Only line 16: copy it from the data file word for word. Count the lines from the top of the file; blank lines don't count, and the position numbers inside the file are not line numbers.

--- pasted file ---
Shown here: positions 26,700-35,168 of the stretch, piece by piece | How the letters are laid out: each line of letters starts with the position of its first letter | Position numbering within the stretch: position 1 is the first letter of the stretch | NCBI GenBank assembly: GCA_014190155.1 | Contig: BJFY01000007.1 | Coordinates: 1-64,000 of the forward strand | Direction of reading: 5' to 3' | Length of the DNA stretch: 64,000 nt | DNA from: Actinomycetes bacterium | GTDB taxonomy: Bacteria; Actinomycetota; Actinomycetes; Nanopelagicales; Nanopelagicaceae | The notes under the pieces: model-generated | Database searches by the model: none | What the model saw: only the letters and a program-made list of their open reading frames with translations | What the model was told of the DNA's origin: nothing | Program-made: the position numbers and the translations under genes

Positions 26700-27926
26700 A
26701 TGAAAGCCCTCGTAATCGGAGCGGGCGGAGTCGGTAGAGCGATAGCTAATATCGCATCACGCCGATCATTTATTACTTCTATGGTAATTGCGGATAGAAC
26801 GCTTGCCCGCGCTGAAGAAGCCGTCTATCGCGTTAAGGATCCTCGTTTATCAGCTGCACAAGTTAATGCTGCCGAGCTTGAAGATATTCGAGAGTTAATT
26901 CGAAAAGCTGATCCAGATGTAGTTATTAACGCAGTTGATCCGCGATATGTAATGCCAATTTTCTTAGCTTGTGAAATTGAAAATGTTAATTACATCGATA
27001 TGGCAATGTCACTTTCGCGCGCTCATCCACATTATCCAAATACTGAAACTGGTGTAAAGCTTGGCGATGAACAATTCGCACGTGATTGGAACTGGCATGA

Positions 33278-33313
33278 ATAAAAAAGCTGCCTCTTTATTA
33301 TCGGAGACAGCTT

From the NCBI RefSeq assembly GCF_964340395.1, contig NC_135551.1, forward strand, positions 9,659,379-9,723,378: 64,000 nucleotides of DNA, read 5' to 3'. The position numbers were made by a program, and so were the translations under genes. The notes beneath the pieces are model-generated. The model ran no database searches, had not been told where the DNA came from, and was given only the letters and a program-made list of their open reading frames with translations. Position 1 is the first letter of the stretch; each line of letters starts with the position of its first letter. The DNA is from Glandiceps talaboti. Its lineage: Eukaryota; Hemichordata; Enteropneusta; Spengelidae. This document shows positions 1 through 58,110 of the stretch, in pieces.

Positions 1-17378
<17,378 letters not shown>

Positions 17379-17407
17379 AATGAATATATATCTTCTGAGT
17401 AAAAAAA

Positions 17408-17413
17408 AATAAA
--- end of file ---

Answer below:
17401 AAAAAAA